Nolan Walker

Is it better to buy a used car compared to a new car?

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Hello Guys,
I am from New jersey and I would like to know your opinions about buy a used car compared to a new car, which one is best option.So please suggest me. I read a couple of blogs on used, so just checking on it.

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Posted (edited)

New cars are not cheap.. Here is one for 75K --- sale tax and the other stuff??

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Edited by nick8086 (see edit history)

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Posted (edited)

Consider buying a used car, but buy a good one,

maybe 2 to 4 years old.  You can save half the original

price, then use the money you save to invest properly.

You can also buy a better car, a more expensive

model than you could otherwise afford.

 

Many modern cars don't excite the buyer anymore.

Most are utility vehicles and 4-door sedans, and

the color selection is atrocious.  Do you like black,

white, and shades of gray?  Do the designers realize

the vast color range that truly exists?

 

I always check Consumer Reports, and the used cars

I have bought have had "Much Better than Average"

reliability, their best ranking.  I have not been disappointed.

Edited by John_S_in_Penna (see edit history)
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Dittos.  Let someone else eat the initial depreciation.  Just be careful and try to avoid factory buy-backs.  Those were lemons that dealerships couldn't fix. Let your fingers do the walking.  There is a lot of info out there on the internet about what to watch for. 

Terry

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My last car was a Certified Used car. To me that is a great way to go. Mine was just under a year old with about 20,000 miles on it and came with a great warranty. Way less money than a new one and checked out and approved by the manufacturer.  Only one issue with it and it was resolved quickly under warranty.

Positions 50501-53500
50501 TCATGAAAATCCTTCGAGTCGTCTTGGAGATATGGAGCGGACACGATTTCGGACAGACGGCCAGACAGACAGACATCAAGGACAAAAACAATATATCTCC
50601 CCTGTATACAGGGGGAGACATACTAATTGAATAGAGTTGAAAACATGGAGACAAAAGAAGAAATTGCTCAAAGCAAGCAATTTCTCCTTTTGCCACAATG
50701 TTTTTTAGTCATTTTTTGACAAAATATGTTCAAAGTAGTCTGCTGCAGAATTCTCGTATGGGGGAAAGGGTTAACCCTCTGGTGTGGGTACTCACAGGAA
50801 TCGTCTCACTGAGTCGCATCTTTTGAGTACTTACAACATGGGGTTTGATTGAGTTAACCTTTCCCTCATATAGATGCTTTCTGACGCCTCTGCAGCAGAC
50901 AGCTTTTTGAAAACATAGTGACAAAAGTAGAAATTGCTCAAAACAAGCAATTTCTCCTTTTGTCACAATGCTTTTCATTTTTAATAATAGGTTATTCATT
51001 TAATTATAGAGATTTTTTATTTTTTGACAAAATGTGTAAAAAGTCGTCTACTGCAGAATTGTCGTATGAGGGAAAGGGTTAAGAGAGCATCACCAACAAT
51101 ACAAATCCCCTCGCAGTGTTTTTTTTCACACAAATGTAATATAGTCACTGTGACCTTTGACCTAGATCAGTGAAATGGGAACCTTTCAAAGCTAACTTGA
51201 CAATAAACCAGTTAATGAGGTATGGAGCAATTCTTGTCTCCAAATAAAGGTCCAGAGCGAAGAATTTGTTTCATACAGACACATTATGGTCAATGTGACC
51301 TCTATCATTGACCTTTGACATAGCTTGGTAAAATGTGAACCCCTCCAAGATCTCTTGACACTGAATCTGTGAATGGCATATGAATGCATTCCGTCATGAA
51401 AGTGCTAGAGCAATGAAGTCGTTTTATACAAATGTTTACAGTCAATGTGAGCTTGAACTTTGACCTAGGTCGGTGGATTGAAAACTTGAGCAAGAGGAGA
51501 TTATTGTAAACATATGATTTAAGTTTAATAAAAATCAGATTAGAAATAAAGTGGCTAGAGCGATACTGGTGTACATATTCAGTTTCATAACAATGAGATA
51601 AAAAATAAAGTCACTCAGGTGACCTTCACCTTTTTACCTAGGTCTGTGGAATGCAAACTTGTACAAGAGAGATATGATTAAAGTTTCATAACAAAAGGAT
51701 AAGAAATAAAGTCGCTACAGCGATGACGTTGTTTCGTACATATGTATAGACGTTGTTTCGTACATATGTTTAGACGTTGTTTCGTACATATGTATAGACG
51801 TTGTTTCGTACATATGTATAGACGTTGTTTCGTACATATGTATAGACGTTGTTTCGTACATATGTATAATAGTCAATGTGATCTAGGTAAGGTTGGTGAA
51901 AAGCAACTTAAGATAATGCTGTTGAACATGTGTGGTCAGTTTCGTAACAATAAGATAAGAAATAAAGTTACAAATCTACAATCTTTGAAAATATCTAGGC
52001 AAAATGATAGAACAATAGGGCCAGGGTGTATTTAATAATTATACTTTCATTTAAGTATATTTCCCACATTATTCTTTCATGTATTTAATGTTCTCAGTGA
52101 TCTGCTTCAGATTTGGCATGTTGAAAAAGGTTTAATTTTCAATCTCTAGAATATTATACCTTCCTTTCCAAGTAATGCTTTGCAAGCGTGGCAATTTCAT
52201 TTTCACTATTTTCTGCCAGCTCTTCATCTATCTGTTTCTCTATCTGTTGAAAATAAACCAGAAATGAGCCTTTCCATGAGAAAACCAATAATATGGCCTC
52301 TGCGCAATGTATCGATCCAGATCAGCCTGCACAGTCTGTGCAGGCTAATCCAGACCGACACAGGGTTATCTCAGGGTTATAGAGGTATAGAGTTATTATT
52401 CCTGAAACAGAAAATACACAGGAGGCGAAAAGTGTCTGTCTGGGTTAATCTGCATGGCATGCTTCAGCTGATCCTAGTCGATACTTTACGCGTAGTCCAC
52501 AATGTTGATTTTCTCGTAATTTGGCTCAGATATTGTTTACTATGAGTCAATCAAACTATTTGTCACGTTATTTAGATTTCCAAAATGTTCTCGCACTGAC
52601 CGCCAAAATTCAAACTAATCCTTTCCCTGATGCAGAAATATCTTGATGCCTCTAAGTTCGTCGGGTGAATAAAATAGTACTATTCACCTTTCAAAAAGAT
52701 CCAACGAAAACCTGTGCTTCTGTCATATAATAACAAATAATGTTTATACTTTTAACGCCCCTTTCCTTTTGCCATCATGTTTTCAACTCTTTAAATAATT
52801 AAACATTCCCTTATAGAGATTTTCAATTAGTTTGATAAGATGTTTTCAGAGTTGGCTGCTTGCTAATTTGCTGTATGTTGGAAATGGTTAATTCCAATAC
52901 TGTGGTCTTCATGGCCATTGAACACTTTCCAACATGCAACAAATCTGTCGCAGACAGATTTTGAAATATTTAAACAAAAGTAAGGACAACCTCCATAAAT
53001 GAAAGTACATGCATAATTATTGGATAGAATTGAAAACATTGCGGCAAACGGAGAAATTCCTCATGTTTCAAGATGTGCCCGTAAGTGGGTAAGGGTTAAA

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There are many discounts available to new car purchases and financing can be lower for new vs used.  Big factor is how long you keep it.  If you keep the new car for 10 years the difference in price is decreased.  When cars had worse reliability than today, I liked  being the first owner so I knew the maintenance history.  Certified pre owned is a relatively new option. 

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 I am currently looking to purchase a 1932 Ford roadster.

 I would prefer to buy a new one for $460 list price but I may have to get a used one, if I can't get a good deal on a new one.

🙄

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Posted (edited)

You need to add additional information.  Type of vehicle; sedan, SUV, convertible, van, etc, price to pay including all warranty cost, how many miles driven per year, max miles on vehicle when you sell it.  
A certified vehicle is actually a better warranty on a used car from a new car dealer.  
One son in law uses a national company called CARMAX to buy 2 year old cars having a warranty.  They are higher priced than a dealer used car lot but their price is not negotiable.  He usually trades at 160,000 miles. 

A 2nd son in law buys near new cars but about 6 years ago he bought a Toyota SUV with 60,000 miles but it now had 230,000 miles.

I like lower mile vehicles and replaced my 2006 truck with 61,000 miles with a 9,200 mile 2015 Dodge.  The Dodge is used to tow a trailer & not my primary vehicle, Without a warranty. I am gambling I can afford the repair bills.  

 

Clark Howard suggests you purchase a newer used car & drive it 10 years.  Check Consumer Reports at your library as a good reference for dependability.

Edited by huptoy (see edit history)

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It depends on cars. You can't say for sure. In different cases different ways.

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I don't really think there's any such thing as a bad car being built these days. A two-year-old car coming off lease with, say, 25,000 miles on it is usually available for half price. I've bought my last three cars that way and ended up with way more car than I could otherwise justify. Both of those cars lasted well over 100,000 miles and I'm still driving the most recent one. I think it's a no-brainer to let someone else take the hit and pick up the car after it has finished with the steep part of the depreciation curve. Most cars are driven pretty sedately and not abused, maintenance has pretty much become "put gas in it when the needle gets close to E," and quality is pretty uniformly high--even Kias are pretty decent cars these days and just about anything you buy should give you 100,000 trouble-free miles.